Model study of the spread of electrotonic potential in cardiac tissue

  • F. A. Roberge
  • L. Boucher
  • A. Vinet
Biomedical Engineering

Abstract

This model study describes the electrotonic response of a cable model of cardiac tissue stimulated at one point. The stimulus is applied intracellularly in the form of a 2ms pulse of current of near threshold amplitude. The attenuation of the electrotonic potential with distance and its mode of propagation along the cable are compared for equivalent passive, continuous and discontinuous cables. The three structures have the same basic physical and electrical characteristic and they differ either with respect to being active or passive or to the presence or absence of intercellular gap junctions. In the continuous cable a just subthreshold stimulus produces a local active response which propagates more slowly and is attenuated less rapidly with distance than in a passive cable. The spatial decrement of the local response in a discontinuous cable is faster than in a continuous cable of equal average resistivity. It is suggested that the larger time constant of the foot of the action potential observed in the longitudinal direction in cardiac muscle could be due in part to the electrotonic spread of the local response from the site of stimulation.

Keywords

Cable model Cardiac tissue Discontinuous propagation Electrotonic propagation Foot of the action potential 

Preview

Unable to display preview. Download preview PDF.

Unable to display preview. Download preview PDF.

References

  1. Beeler, G. W. andReuter, H. (1977) Reconstruction of the action potential of ventricular myocardial fibers.J. Physiol. (London),268, 177–210.Google Scholar
  2. Drouhard, J. P. andRoberge, F. A. (1987) Revised formulation of the Hodgkin-Huxley representation of the Na current in cardiac cells.Comput. & Biomed. Res.,20, 333–350.CrossRefGoogle Scholar
  3. Fozzard, H. A. andSchoenberg, M. (1972) Strength-duration curves in cardiac Pukinje fibres: Effects of liminal length and charge distribution.J. Physiol. (London),226, 593–618.Google Scholar
  4. Henriquez, C. S. andPlonsey, R. (1987) Effect of resistive discontinuities on waveshape and velocity in a single cardiac fibre.Med. & Biol. Eng. & Comput.,25, 428–438.CrossRefGoogle Scholar
  5. Hodgkin, A. L. (1938) The subthreshold potentials in a crustacean nerve fibre.Proc. R. Soc. B.,126, 87–121.CrossRefGoogle Scholar
  6. Jack, J. J. B., Noble, D. andTsien, R. W. (1975)Electric current flow in excitable cells. Clarendon Press, Oxford.Google Scholar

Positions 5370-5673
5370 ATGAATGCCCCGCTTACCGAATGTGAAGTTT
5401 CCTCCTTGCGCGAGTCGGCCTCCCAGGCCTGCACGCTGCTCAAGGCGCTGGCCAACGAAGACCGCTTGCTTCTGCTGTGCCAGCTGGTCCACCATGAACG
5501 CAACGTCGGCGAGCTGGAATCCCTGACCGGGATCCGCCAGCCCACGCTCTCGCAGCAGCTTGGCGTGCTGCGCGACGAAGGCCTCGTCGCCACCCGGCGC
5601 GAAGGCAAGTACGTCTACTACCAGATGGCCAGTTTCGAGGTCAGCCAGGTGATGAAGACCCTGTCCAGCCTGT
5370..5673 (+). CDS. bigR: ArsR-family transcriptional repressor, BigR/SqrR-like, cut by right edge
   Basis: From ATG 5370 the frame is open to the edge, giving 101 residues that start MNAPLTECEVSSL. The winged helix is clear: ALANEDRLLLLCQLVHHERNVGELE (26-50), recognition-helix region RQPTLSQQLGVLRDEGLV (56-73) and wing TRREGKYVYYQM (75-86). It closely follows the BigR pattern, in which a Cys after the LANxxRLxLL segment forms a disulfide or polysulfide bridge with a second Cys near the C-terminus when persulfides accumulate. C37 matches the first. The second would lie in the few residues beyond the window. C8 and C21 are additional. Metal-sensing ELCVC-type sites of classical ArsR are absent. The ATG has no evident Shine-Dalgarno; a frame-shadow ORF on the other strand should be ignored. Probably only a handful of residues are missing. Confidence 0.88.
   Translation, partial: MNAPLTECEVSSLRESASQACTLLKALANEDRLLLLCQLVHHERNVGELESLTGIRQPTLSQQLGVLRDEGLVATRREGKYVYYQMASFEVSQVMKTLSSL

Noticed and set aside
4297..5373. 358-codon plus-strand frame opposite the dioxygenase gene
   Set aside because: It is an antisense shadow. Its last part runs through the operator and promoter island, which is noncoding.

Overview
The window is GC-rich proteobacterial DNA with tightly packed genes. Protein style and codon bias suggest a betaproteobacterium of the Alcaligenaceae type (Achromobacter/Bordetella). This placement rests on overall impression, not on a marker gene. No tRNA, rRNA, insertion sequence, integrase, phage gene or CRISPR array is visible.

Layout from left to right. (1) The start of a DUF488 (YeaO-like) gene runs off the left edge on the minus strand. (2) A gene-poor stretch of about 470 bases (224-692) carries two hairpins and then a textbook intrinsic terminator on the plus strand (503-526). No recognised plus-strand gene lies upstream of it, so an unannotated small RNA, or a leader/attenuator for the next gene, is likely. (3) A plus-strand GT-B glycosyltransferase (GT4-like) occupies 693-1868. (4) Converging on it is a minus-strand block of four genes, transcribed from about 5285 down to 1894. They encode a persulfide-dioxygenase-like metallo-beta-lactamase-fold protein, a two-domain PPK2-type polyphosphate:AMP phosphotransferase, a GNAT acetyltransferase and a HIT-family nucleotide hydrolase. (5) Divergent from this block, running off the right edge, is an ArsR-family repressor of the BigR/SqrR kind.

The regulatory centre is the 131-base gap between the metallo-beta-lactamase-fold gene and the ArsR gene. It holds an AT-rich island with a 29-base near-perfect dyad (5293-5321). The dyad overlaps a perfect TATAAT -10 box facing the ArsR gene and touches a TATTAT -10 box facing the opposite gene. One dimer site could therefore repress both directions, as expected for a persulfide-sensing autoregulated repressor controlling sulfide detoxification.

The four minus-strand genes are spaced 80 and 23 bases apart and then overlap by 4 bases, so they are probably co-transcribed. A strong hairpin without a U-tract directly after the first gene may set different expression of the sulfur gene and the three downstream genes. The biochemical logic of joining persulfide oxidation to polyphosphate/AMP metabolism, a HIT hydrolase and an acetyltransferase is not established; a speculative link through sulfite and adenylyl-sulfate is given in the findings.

7. Joyner, R. W., Veenstra, R., Rawling, D. andChoro, A. (1984) Propagation through electrically coupled cells: effects of a resisting barrier.Biophys. J.,45, 1017–1025.Google Scholar
  8. Noble, D. andHall, A. E. (1963) The conditions for initiating “all-or-nothing” repolarization in cardiac muscle.,3, 261–274.CrossRefGoogle Scholar
  9. Noble, D. andStein, R. B. (1966) The threshold conditions for initiation of action potentials by excitable cells.J. Physiol. (London),187, 129–162.Google Scholar
  10. Noble, D. (1972) The relation of Rushton's liminal length for excitation to the resting and acting conductances of excitable cells.,226, 573–591.Google Scholar
  11. Norrie, D. H. andde Vries, G. (1978)An introduction to finite element analysis. Academic Press, New York.MATHGoogle Scholar
  12. Roberge, F. A., Vinet, A. andVictorri, B. (1986) Reconstruction of propagated electrical activity with a two dimensional model of anisotropic heart muscle.Circ. Res.,58, 461–475.Google Scholar
  13. Rudy, Y. andQuan, W. (1987) A model study of the effects of the discrete cellular structure on electrical propagation in cardiac tissue.,61, 815–823.Google Scholar
  14. Spach, M. S., Miller, W. T. III, Geselowitz, D. B., Barr, R. C., Kootsey, J. M. andJohnson, E. A. (1981) The discontinuous nature of propagation in normal canine muscle.,48, 39–54.Google Scholar
  15. Spach, M. S. andDolber, P. C. (1986) Relating extracellular potentials and their derivatives to anisotropic propagation at a microscopic level in human cardiac muscle.,58, 356–371.Google Scholar
  16. Tarr, M. andSperelakis, N. (1964) Weak electrotonic interaction between contiguous cardiac cells.Am. J. Physiol.,207, 691–700.Google Scholar
  17. Tille, J. (1966) Electrotonic interaction between muscle fibres in the rabbit ventricule.J. Gen. Physiol.,50, 189–202.CrossRefGoogle Scholar
  18. Weidmann, S. (1952) Electrical constants of Purkinje fibres.J. Physiol. (London),118, 348–360.Google Scholar
  19. Weidmann, S. (1970) Electrical constants of trabecular muscle from mammalian heart.,210, 1041–1054.Google Scholar
  20. Woodbury, J. W. andCrill, W. E. (1961) On the problem of impulse conduction in the atrium. InNervous inhibition.Florey, E. (Ed.), Plenum Press, New York, 124–135.Google Scholar

Copyright information

© IFMBE 1989

Authors and Affiliations

  • F. A. Roberge
    • 1
  • L. Boucher
    • 1
  • A. Vinet
    • 1
  1. 1.Institute of Biomedical EngineeringÉcole Polytechnique et Université de Montréal Faculty of MedicineMontrealCanada

Personalised recommendations